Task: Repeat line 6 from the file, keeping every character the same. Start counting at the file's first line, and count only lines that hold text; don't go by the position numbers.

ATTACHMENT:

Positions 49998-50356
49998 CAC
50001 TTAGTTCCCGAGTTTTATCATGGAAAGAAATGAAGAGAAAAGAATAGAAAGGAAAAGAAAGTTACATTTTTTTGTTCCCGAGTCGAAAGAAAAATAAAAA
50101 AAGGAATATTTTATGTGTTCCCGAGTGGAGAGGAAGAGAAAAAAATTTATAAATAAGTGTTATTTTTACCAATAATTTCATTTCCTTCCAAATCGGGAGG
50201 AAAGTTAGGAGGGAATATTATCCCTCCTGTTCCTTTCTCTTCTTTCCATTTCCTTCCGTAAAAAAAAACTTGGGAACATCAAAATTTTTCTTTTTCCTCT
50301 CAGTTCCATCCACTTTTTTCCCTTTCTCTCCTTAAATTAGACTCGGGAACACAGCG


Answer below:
50301 CAGTTCCATCCACTTTTTTCCCTTTCTCTCCTTAAATTAGACTCGGGAACACAGCG